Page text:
Tower of London Woodlands
The Thames is only 346 km (215 miles) long. It is England's longest river and the second longest river in the United Kingdom.
The Route of the River Thames
The river has been an important trade and transport route since prehistoric times.
London's fame and fortune is due its river. All through the Middle Ages the Thames was one of London's main highways. Barges and river boats brought fish, wood and wool to the City, while hundreds of watermen in small rowing boats ferried people up and down.
By the 1700s, trading ships were arriving carrying all kinds of goods for sale in the City. Tea, silk and a fortune of spices came from the East. Sugar was brought from the Caribbean, timber from Norway and iron ore from Sweden.
The Thames was so busy that traffic on the river could hardly move. Sometimes, dozens of ships queued for days along the banks, waiting to get to a dock to unload.
Royal Palaces along the River Thames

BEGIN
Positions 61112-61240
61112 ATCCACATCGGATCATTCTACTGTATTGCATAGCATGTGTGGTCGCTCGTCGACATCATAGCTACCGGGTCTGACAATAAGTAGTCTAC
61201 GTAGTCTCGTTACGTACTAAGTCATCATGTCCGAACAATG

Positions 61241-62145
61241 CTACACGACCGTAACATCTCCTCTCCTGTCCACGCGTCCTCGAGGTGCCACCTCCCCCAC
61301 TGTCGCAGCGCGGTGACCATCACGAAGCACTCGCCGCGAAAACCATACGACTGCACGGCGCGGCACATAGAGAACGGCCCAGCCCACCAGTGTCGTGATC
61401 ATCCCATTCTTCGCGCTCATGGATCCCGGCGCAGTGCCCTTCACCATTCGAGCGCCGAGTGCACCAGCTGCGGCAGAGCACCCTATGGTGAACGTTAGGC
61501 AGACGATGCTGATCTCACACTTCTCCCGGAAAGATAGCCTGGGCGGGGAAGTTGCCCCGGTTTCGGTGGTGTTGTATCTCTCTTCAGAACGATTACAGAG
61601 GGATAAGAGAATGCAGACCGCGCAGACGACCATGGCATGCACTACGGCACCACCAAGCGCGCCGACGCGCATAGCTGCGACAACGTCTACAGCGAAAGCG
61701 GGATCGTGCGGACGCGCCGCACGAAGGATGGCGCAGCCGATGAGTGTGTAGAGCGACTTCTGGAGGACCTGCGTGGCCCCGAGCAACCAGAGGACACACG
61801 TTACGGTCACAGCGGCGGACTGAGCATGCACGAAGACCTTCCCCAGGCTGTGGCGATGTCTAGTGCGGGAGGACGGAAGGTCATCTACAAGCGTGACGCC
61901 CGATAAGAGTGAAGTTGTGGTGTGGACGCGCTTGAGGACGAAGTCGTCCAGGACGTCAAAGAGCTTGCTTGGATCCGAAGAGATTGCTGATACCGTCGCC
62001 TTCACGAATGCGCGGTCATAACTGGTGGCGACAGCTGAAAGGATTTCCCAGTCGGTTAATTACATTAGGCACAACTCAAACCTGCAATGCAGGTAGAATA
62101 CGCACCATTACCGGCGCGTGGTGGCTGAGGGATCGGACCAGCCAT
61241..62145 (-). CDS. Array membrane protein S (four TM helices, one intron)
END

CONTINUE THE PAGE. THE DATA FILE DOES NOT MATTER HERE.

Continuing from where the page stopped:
The River Thames is prone to tidal surges. This happens when a high tide is blown up the Thames estuary by very strong winds. The water level of the Thames rises quickly and spills over the banks.
The Thames Flood Barrier was built at Woolwich to protect London from flooding. It is usually left open to let ships go through. In times of tidal surges, the gates are shut to keep the water out of the estuary.
The worst cold spells in Britain occurred between 1550 and 1750. The climate during this time was known as the Little Ice Age, when winters were so cold that the Thames froze over each year. It was not uncommon for the freeze to last over three months, as in the case of the winters of 1683 - 1684 and 1715 - 1716.
The first recorded Frost Fair was held on the frozen river Thames in London in 1608. It had tents, sideshows, food stalls and even included ice bowling!
The Thames had frozen over several times before 1608. In the 16th century, Henry VIII is said to have traveled all the way from central London to Greenwich by sleigh along the river during the winter of 1536 and Elizabeth I took walks on the ice during the winter of 1564.
The last Frost Fair was held in the winter of 1814. It began on February 1, and lasted just four days. An elephant was led across the river below Blackfriars Bridge.